“That has had a great deal to do with the growth,” he said. “As long as we promote propane as an option that provides home comfort, we will continue to see this growth.”

Oil-to-Gas Conversions
Environmental concerns about fueloil, plus the advantages of gas, have led to many oil-to-gas conversions in New York. Plus, there’s virtually no new construction that includes fueloil. So says Mike Taylor, manager of Combined Energy Services (CES; Monticello, N.Y.), a family-owned propane gas and fueloil company serving New York, Pennsylvania, and New Jersey.

“We definitely see people moving away from heating oil,” he told BPN. “Whenever there is a home sale, the buyer will often want to see if there is a tank in the ground or if it has been removed. Heating oil tanks are a huge taboo.”

Many oil tanks in the state were installed in the postwar years and lack cathodic protection systems, Taylor explained. Having been underground all these years, they can leak and cause ground contamination that must be reported to EPA. Leak-checking the tank, too, can cause an old, corroded tank to leak. Removal can easily cost $10,000 to $40,000 if contamination is found.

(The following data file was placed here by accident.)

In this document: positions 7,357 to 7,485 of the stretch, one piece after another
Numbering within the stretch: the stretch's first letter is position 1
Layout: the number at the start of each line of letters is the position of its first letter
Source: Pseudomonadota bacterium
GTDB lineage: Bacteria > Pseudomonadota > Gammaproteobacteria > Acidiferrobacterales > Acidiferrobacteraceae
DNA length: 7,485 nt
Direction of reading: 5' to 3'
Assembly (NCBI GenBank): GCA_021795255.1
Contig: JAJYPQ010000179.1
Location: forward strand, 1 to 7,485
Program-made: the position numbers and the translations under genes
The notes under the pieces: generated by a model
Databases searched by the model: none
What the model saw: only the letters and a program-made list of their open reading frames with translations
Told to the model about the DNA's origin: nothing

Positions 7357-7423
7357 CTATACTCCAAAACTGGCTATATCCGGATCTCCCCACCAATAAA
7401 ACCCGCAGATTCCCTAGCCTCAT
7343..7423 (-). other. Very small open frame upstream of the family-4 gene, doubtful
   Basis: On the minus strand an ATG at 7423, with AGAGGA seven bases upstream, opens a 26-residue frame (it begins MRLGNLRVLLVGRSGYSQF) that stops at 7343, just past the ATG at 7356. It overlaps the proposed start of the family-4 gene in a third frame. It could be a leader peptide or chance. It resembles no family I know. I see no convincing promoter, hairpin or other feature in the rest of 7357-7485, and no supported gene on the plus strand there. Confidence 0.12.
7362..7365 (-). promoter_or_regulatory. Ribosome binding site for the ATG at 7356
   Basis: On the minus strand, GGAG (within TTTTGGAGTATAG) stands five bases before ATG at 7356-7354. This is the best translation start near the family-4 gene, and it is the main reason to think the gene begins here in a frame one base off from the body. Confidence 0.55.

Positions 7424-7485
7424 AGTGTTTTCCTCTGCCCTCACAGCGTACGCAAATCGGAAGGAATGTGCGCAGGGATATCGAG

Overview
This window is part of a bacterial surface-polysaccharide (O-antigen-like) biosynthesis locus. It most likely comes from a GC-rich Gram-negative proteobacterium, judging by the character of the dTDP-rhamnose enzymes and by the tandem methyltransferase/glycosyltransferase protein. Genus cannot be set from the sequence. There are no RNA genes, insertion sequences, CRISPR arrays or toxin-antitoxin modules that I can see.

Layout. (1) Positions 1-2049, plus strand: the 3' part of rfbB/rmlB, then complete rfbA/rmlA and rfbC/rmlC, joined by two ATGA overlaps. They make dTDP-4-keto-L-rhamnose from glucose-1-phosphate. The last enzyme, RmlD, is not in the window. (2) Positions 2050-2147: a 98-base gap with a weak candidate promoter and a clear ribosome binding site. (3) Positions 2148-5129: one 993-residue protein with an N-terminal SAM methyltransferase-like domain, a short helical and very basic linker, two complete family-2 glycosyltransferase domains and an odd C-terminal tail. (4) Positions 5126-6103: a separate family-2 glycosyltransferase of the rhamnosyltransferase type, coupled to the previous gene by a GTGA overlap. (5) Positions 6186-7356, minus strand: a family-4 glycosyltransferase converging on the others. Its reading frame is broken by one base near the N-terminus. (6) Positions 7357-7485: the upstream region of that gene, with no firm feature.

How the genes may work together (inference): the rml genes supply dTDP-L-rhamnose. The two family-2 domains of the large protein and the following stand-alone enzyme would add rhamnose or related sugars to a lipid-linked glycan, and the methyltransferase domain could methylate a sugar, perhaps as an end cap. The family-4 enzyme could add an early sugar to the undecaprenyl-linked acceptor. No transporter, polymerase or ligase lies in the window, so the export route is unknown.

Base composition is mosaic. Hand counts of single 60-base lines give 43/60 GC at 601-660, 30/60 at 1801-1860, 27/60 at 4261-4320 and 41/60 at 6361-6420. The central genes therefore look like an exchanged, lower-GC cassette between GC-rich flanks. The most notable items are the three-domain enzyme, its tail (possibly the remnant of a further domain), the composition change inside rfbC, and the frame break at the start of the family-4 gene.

“We sell both heating oil and propane gas and we see this as an opportunity,” he said. “We actively solicit conversions to gas. It’s been a good niche for us.”

He added that propane is cleaner, requires less maintenance, and offers greater flexibility. It also offers the greater efficiency of gas appliances. With the storms and power outages that have struck the East Coast in recent years, there’s also been great interest in propane-fueled generators. CES staff let these customers know that once they have a propane tank for a generator, they can also use propane appliances to dry clothes and heat water.